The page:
Now, do you hear that sound off in the distance? It's a bunch of veteran newspaper pros all groaning in unison. They're the purists, and to them a reporter willfully taking the stand is a journalistic crime in their eyes, no matter what the circumstances.
But before someone tries to drown me in my own ink, listen to the facts of the extraordinary and groundbreaking case for which I testified, The City of Riviera Beach vs. Fane Lozman. The houseboat-living Lozman, a political activist, was fighting eviction from Slip 452 at the Riviera Beach Municipal Marina. The city's pretense for kicking Lozman off the dock was that his ten-pound wiener dog, Lady, had menaced some of the marina's residents.
The dog had never hurt anyone and was always leashed, and Lozman said the city really wanted him to sail off into the sunset because of his hobby of dogging public officials. Before his eviction, Lozman was holding up the city's $2.4 billion redevelopment plan anchored by billionaire Miami Dolphins owner H. Wayne Huizenga with a lawsuit that he filed against the city.
The activist fought the redevelopment after learning that the marina he called home would be taken over by the master developer, Viking Harbor Inlet Properties. Fearing Viking would make it unaffordable for everybody but the megarich, Lozman wanted to keep it in public hands. He also didn't like the fact that the city was subverting recently established state law, championed by then-Gov. Jeb Bush, that made it illegal for cities to use eminent domain to profit developers.
Lozman, a 45-year-old, self-made millionaire with time on his hands, was also a regular at City Hall meetings, where he brought up the foibles and ethical deficiencies of elected officials, his favorite target being Mayor Michael Brown (who incidentally has plenty of foibles and ethical deficiencies to point out [see "Who Crowned Michael Brown?" August 17]).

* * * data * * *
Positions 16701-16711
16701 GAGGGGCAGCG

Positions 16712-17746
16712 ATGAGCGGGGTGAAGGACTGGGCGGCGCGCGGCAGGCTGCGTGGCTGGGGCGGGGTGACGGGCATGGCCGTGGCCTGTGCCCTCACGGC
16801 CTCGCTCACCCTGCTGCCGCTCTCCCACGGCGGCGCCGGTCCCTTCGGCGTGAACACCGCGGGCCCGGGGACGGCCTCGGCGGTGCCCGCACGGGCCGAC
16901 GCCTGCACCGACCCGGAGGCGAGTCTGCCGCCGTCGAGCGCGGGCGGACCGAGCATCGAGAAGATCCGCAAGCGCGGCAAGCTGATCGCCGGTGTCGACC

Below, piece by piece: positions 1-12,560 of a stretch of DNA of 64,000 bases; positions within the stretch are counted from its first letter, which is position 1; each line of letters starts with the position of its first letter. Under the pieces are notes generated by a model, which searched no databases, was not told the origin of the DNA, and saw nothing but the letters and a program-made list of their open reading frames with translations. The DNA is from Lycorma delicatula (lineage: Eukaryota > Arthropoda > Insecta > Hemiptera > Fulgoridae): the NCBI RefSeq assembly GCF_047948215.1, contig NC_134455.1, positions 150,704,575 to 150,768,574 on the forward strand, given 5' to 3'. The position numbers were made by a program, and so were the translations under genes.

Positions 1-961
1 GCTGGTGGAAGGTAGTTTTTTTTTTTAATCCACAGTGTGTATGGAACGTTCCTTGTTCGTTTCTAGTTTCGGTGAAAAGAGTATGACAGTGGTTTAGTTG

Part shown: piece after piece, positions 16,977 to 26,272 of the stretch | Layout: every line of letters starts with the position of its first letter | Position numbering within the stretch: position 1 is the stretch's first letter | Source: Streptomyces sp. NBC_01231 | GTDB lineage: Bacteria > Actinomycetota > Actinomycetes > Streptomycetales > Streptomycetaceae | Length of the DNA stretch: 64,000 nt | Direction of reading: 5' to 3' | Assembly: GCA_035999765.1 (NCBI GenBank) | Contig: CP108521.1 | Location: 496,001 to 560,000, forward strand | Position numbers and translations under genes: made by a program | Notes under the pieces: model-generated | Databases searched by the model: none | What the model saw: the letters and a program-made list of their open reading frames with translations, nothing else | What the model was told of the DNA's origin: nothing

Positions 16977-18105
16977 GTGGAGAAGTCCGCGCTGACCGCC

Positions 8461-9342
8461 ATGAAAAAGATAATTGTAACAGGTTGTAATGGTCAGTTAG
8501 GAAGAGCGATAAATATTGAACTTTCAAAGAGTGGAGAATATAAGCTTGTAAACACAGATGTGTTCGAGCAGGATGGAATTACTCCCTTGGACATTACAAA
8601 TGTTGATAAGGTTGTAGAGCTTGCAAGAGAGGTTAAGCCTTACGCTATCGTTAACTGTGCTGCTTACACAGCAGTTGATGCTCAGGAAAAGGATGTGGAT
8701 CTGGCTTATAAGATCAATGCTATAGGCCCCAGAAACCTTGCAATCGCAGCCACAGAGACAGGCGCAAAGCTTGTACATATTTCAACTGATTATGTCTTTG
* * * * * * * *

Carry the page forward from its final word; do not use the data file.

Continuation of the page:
I first visited the thorn in the city's side on August 1 last year, and it wasn't long after arriving on the sun-spackled dock that it became evident how serious the conflict had become between Lozman and his landlord, the city.
In my presence, Rivieria Beach Assistant Police Chief David Harris nearly arrested Lozman for doing what then-marina Director George Carter deemed unauthorized work on his houseboat. At one point, Harris told Lozman he wanted to "slap the cuffs" on him.
This all because Lozman was replacing double doors on his craft to shore it up against a coming storm, Hurricane Ernesto.
Ultimately, Harris calmed down and told Lozman he had one day to finish the work. Lozman believes that if I hadn't been there that is, a reporter with a notebook he would have seen the inside of a jail cell that day.
I wrote a column about what I'd seen titled "Witness for the Intimidation" (having no idea how literal that title would become). The newspaper hit the streets on August 8. The very next day, Lozman got an eviction letter from Carter, a longtime city employee and admitted Brown friend, stating that he was being booted from the slip because his wiener dog had been spotted without a muzzle.
In short, Carter deemed that the bitch an animal Carter admitted in the eviction letter had never bitten anyone be booted from the marina. "City Bites Dog" was the headline over the column I did on that.
Lozman began fighting the eviction in court, claiming that the city was retaliating against his political activity and violating his First Amendment rights. Because he could find no attorney willing to take the case, he represented himself, winging it as he went along.
As the case dragged on, city officials finally did have the cuffs slapped on Lozman. Upon their order, police arrested him during a City Commission meeting November 15. What did he do? Speak his mind during his allotted time during public comments. He was literally dragged to jail and charged with disorderly conduct and trespassing.
No surprise that the charges have since been dropped. Riviera Beach officials apparently forgot they were in the United States of America instead of, say, Kazakhstan (which really is a horribly oppressive country, Borat notwithstanding).